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Rohnert Park declares fiscal crisis

They have watched their city's budget deficit slowly shrink for four years, but on Tuesday the Rohnert Park City Council bent under the accumulating — and rising — weight of retirement and medical benefits and unanimously agreed to declare a fiscal emergency.

The move comes three years after the city last declared a fiscal emergency, in 2010. Then, it faced a $5 million deficit and that year officials, supported by employee unions, also convinced residents to approve a five-year, half-cent sales tax ballot measure.

Tuesday's decision was taken in conjunction with adoption of a $24.5 million budget for next fiscal year, with a $1.4 million general fund deficit. Remarks by several council members foretold tough contract negotiations as the city seeks to lower its personnel-related costs in upcoming talks.

“This could push us over the brink,” Vice Mayor Joe Callinan said after hearing that the city's share of pension premiums for public safety officers could go from 47.6 cents of every dollar this year to 68 cents in 2016, in the worst-case scenario.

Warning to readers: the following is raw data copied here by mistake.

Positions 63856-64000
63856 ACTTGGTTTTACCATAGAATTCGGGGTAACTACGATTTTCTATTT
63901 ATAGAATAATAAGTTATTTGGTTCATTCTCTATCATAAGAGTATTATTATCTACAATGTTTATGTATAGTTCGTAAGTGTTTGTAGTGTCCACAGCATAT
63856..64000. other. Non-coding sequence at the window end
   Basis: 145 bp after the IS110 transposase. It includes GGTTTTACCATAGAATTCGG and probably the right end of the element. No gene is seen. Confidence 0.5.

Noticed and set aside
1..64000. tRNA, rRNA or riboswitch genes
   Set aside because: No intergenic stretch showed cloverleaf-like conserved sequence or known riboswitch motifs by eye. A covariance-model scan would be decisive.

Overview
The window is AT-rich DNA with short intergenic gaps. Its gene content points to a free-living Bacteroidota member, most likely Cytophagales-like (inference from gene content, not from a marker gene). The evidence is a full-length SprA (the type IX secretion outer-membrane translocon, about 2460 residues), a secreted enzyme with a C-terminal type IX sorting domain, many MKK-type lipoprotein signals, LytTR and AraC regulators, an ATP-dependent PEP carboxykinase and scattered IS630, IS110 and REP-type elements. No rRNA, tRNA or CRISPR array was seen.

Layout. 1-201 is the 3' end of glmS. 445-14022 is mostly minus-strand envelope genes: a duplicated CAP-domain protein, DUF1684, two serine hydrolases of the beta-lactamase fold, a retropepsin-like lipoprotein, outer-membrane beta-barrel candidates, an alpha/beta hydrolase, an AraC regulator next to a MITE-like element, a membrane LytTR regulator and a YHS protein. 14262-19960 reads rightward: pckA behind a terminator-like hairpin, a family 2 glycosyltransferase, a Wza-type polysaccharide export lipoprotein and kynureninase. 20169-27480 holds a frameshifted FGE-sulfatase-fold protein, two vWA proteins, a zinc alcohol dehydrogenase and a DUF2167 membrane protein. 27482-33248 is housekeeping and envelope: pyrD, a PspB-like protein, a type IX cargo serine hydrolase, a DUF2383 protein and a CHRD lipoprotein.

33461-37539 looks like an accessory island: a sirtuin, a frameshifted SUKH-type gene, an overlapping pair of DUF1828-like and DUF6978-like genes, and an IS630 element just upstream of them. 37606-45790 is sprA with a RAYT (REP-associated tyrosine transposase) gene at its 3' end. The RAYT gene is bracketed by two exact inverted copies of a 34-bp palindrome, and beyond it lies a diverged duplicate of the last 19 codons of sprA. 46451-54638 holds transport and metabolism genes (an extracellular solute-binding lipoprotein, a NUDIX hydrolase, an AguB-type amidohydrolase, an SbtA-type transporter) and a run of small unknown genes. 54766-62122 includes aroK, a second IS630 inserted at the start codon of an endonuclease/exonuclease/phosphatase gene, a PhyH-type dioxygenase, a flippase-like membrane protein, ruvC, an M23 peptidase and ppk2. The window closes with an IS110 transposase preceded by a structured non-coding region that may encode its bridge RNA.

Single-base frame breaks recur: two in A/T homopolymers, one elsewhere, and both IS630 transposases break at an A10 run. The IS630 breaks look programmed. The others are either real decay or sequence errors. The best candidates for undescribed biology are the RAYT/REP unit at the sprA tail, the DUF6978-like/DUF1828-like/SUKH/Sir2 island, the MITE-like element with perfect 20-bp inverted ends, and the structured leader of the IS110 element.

For all other city employees, the city's share of the premium is projected to rise from 26.5 cents to 40 cents in 2016, finance director Cathy Orme said.

Told by City Manager Gabe Gonzalez that meeting the city's unfunded liabilities — including long-delayed infrastructure upgrades — would cost an additional $22.9 million a year, several council members uttered a word they last invoked at the recession's height.

“Looking at these numbers, I hope we can come up with something that can help us avoid bankruptcy,” Councilman Amy Ahanotu said.

Medical and workers compensation bills also are projected to continue to rise, Orme said.

Gonzalez, who asked the council to declare the fiscal emergency midway through the budget presentation, said: “It gives us further ability to stay committed to address our fiscal situation on a long-term basis.”

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